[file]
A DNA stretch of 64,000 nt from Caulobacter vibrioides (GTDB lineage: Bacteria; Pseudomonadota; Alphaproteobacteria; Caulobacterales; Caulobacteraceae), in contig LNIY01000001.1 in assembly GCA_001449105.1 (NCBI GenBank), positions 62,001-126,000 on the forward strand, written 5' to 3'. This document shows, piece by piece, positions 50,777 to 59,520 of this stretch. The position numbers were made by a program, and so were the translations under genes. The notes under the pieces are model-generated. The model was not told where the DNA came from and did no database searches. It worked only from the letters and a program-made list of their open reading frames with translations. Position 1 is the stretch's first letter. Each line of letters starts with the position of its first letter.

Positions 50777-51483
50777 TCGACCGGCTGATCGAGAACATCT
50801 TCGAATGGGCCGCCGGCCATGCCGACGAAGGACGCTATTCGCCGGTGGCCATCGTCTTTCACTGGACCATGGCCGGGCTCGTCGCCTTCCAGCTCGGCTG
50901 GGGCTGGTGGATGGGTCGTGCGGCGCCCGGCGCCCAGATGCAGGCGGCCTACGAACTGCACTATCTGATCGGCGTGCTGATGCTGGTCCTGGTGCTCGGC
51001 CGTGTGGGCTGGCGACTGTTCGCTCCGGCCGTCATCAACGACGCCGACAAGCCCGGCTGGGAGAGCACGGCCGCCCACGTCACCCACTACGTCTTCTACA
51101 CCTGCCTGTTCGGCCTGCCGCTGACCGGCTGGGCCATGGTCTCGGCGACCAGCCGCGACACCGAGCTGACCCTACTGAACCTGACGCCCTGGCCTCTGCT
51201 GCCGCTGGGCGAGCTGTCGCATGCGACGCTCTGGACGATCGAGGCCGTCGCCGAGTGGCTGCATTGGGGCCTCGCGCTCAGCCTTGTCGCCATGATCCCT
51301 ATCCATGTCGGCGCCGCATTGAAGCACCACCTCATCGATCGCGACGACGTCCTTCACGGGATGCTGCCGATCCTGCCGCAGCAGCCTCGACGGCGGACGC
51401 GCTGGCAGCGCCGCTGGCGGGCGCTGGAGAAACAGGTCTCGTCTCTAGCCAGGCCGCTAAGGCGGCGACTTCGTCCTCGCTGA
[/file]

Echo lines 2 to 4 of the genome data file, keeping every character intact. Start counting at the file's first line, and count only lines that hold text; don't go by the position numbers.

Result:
Positions 50777-51483
50777 TCGACCGGCTGATCGAGAACATCT
50801 TCGAATGGGCCGCCGGCCATGCCGACGAAGGACGCTATTCGCCGGTGGCCATCGTCTTTCACTGGACCATGGCCGGGCTCGTCGCCTTCCAGCTCGGCTG